Difference between revisions of "Style/Language/German"

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This page outlines the capitalization rules for the '''German''' language. It forms part of the [[MusicBrainz]] [[Capitalization Standard|CapitalizationStandard]].
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{{official capitalization standard|language=German}}
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==Auf Deutsch==
  
===Auf Deutsch===
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Das erste Wort sollte groß geschrieben werden. Für den Rest gilt die [https://www.ids-mannheim.de/service/reform/ übliche Groß- und Kleinschreibung].
  
Das erste Wort sollte groß geschrieben werden. Für den Rest gilt die [http://www.ids-mannheim.de/reform/inhalt.html#D übliche Groß- und Kleinschreibung].
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==In English==
  
===In English===
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Capitalize the first word of a title, and stick to the normal [https://www.ids-mannheim.de/service/reform/ German capitalization rules] for the rest of the title.  
 
 
Capitalize the first word of a title, and use normal [http://www.ids-mannheim.de/reform/inhalt.html#D German capitalization rules] for the rest of the title.  
 
  
 
For non-German speakers the main rule of this document in short: Nouns (also "common" nouns, not only proper nouns) and the first word of a sentence/title are capitalized, everything else is not. This is not completely correct, but appropriate most of the time.  
 
For non-German speakers the main rule of this document in short: Nouns (also "common" nouns, not only proper nouns) and the first word of a sentence/title are capitalized, everything else is not. This is not completely correct, but appropriate most of the time.  
  
As noted in the Wikipedia [http://en.wikipedia.org/wiki/Eszett article on eszett], ß is the only European letter that does not have a corresponding capital letter ([http://de.wikipedia.org/wiki/Versal-%C3%9F not any more]). Since it never appears at the beginning of a word there is no need to convert ß to SS (or SZ) for capitalization. However, when correcting the capitalization of a title that is in all uppercase, it may be necessary to convert SS to ß (e.g. [http://www.musicbrainz.org/artist/b2d122f9-eadb-4930-a196-8f221eeb0c66.html Rammstein]'s "WEISSES FLEISCH" should be capitalized as "Weißes Fleisch"). Please note that the use of ß has changed after the [http://en.wikipedia.org/wiki/German_spelling_reform spelling reform] (most important: new spelling ''dass'' and ''muss'' instead of old ''daß'' and ''muß'', but still ß after long vowels e.g. ''groß'').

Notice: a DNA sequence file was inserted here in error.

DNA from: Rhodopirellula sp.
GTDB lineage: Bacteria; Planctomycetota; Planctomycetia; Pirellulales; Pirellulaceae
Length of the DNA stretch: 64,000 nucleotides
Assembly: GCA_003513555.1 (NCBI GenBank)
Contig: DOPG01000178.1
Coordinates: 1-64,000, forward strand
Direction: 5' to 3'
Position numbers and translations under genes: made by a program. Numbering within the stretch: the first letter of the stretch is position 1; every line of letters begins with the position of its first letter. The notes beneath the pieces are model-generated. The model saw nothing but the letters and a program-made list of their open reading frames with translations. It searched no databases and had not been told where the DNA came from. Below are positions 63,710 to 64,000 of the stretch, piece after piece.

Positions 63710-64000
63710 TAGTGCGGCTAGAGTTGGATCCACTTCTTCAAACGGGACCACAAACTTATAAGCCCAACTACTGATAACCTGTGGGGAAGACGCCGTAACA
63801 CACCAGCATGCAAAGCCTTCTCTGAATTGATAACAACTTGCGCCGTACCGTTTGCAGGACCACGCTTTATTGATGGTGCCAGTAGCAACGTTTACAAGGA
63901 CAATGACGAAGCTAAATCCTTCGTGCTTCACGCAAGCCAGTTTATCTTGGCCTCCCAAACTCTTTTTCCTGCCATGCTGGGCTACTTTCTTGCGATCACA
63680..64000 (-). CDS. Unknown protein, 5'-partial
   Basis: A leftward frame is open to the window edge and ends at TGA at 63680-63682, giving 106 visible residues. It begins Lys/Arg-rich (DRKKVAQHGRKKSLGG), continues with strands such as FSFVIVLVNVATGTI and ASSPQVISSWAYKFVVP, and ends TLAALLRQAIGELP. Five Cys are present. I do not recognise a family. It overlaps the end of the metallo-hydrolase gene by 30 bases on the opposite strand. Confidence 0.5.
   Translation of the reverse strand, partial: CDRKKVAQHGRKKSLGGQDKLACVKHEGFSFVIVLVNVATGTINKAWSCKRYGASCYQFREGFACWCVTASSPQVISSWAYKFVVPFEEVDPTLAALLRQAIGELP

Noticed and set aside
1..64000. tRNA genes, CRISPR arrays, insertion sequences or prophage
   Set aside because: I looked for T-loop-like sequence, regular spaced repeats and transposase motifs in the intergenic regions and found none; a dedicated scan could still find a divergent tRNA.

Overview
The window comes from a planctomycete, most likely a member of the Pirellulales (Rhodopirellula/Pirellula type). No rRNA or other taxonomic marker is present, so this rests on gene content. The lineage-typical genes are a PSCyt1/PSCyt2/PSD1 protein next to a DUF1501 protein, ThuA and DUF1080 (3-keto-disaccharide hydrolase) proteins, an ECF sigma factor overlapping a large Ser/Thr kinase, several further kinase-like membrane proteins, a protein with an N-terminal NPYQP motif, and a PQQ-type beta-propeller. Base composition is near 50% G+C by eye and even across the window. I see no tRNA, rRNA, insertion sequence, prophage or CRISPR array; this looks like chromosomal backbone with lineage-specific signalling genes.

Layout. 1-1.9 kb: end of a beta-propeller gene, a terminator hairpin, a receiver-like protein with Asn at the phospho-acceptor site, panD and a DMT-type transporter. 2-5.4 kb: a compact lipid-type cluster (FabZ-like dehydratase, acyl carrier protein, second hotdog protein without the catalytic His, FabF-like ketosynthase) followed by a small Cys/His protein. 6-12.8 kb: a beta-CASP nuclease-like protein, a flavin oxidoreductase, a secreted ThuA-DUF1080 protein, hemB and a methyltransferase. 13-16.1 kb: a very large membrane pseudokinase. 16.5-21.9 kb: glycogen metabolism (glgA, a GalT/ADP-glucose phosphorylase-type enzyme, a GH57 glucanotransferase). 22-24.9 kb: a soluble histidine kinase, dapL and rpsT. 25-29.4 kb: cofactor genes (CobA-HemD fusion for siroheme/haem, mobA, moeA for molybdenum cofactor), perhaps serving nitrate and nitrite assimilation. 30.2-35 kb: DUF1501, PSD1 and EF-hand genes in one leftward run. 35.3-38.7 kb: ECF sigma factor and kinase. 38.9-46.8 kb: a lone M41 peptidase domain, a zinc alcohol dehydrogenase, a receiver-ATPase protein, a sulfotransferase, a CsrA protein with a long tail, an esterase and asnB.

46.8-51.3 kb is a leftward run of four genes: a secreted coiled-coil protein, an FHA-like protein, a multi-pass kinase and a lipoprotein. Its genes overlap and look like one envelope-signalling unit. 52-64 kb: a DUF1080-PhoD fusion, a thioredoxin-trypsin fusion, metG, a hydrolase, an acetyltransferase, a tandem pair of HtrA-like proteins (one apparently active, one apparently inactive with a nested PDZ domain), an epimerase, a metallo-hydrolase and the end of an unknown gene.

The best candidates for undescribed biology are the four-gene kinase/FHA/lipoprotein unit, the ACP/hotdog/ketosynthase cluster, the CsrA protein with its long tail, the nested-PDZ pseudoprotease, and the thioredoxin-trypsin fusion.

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In text written in all caps, "ß" is commonly written "SS". When correcting the capitalisation, the usage of "ss" and "ß" should follow standard German orthography (e.g. [[Artist:b2d122f9-eadb-4930-a196-8f221eeb0c66|Rammstein's]] "WEISSES FLEISCH" should be capitalized as "Weißes Fleisch"). Please note that the use of ß has changed after the [[wikipedia:German_orthography_reform_of_1996|1996 spelling reform]] (most important: new spelling ''dass'' and ''muss'' instead of ''daß'' and ''muß'', but still ß after long vowels, e.g. ''groß'', and after [[wikipedia:Diphthong#German|diphthongs]], e.g. ''weiß'').
 
 
If you need help you might contact one of the moderators with [[Moderator Language/German|ModeratorLanguage/German]] or ask on the [[Users Mailing List|UsersMailingList]].  
 
  
[[Category:To Be Reviewed]] [[Category:Style]]
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{{StyleBox}}
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[[Category:WikiDocs Page]]

Latest revision as of 19:06, 30 July 2021

Status: This is an official style guideline.

Auf Deutsch

Das erste Wort sollte groß geschrieben werden. Für den Rest gilt die übliche Groß- und Kleinschreibung.

In English

Capitalize the first word of a title, and stick to the normal German capitalization rules for the rest of the title.

For non-German speakers the main rule of this document in short: Nouns (also "common" nouns, not only proper nouns) and the first word of a sentence/title are capitalized, everything else is not. This is not completely correct, but appropriate most of the time.

In text written in all caps, "ß" is commonly written "SS". When correcting the capitalisation, the usage of "ss" and "ß" should follow standard German orthography (e.g. Rammstein's "WEISSES FLEISCH" should be capitalized as "Weißes Fleisch"). Please note that the use of ß has changed after the 1996 spelling reform (most important: new spelling dass and muss instead of daß and muß, but still ß after long vowels, e.g. groß, and after diphthongs, e.g. weiß).

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